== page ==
I’ve had the good fortune to see some fabulous places, but they only get partial credit for influencing my perception of the world. For me, it’s the people I’ve met overseas who have had the greatest influence on me — people who befriended me, dined with me, shared experiences, talked politics, laughed, sighed, and welcomed me to more than just a glimpse of their culture. You could say my main motive for going overseas was to get to know people of different cultures. Here’s one such experience:

Sorin, my neighbor who lived across the hall from me in an old communist block building in Romania, had been active in the movement to dispose of the dictator, Nicolae Ceausescu, just a scant few years before my arrival. His stores of hiding from government soldiers, or finding himself living on the streets after his home had been domineered by the military, put my stories of life growing up in New York into perspective.

Sorin and I came from two distinctly different worlds, yet we connected on many unspoken levels. The stark contrast in our backgrounds actually created a prominent backdrop through which we each realized things about ourselves and the world around us. Had we not met I don’t believe either of us would have had such realizations. 

I’ve had the good fortune to teach in 9 countries and travel in 50. I won’t go into the details of other relationships that strongly influenced my life but they are many and the people I’ve met remain clear and bright in my mind. I’m very curious to hear about the experiences that influenced international educators in ways they would have missed out on had they stayed in their home country. If you would please post this as a blog topic I would very much appreciate it.

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Please stick to the topic which is”How International Teaching Changed Your Life” –  All off-topic posts will be removed.


The Devil’s In the Details

June 12, 2014

detailsofcontract5114707As educators who hail from democratic nations, we have a tendency to falsely assume we are somehow immune to the proceedings of the developing nation in which we are living and teaching. Not so, as a group of 20 International Educators, soon to be deported, learned at Jakarta International School, Indonesia.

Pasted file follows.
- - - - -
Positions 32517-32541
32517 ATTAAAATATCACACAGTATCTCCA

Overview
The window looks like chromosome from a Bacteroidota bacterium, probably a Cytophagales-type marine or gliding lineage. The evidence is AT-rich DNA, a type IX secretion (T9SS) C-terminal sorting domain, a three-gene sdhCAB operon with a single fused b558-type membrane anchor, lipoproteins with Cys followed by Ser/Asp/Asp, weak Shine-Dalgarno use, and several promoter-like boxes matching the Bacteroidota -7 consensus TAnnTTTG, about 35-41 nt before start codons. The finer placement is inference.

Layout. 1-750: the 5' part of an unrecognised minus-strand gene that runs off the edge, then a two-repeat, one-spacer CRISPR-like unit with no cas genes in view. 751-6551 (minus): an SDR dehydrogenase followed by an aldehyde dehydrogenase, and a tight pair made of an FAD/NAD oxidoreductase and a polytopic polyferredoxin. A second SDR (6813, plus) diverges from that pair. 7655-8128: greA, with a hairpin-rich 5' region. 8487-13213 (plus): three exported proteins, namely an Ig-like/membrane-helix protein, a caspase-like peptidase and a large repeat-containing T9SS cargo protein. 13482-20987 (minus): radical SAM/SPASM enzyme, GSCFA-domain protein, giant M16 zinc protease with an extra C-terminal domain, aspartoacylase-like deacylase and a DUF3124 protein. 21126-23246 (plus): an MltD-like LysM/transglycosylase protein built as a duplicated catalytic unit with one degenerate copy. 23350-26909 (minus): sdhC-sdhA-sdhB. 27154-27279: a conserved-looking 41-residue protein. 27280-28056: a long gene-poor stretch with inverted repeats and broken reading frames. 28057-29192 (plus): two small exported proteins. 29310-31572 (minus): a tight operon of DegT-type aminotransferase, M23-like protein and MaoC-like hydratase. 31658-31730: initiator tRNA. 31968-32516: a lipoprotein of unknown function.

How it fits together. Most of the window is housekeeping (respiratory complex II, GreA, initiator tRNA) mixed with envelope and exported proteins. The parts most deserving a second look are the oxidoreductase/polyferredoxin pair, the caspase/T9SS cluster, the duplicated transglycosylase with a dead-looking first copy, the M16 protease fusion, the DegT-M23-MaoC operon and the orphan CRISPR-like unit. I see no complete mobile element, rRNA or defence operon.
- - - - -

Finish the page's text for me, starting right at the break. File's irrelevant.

What happened is this: During an investigation into accusations of child molestation by members of the school’s ‘cleaning’ crew, authorities incidentally discovered that 20 of the 26 foreign-hire teachers were in violation of immigration regulations.

It came to light that the teachers’ work permits stipulated middle school teaching positions, but the teachers were actually working in elementary classrooms. You might say that this is really just a matter of semantics, but the teachers were charged with “falsifying a job description on Kitas documents”. All 20 foreign-hire teachers have been scheduled for deportation, leaving them jobless and the school in the lurch for teachers.

On June 6 the teachers’ situation took a surprising downturn when the parents of a kindergarten student came forward to report their child had allegedly been molested by a classroom teacher. The soon-to-be-deported teachers are now being detained in Jakarta for questioning by police.

In a seemingly unrelated move, The Indonesian Education and Culture Ministry (June 2) banned the word ‘international’ from use by foreign private schools, reporting there are 114 such ‘international’ schools in Indonesia. The new law goes so far as to further prohibit using the word in educational units, programs, classes and/or classroom lessons.

Not to diminish the gravity of the child molestation charges at Jakarta International School in any way ( ISR article Pedophiles Among Us), the deportation incident in Indonesia should serve as a heads-up for International Educators in all parts of the world. Yes! Upon arrival we are indeed subject to the laws of the land, even when they may not make sense to us.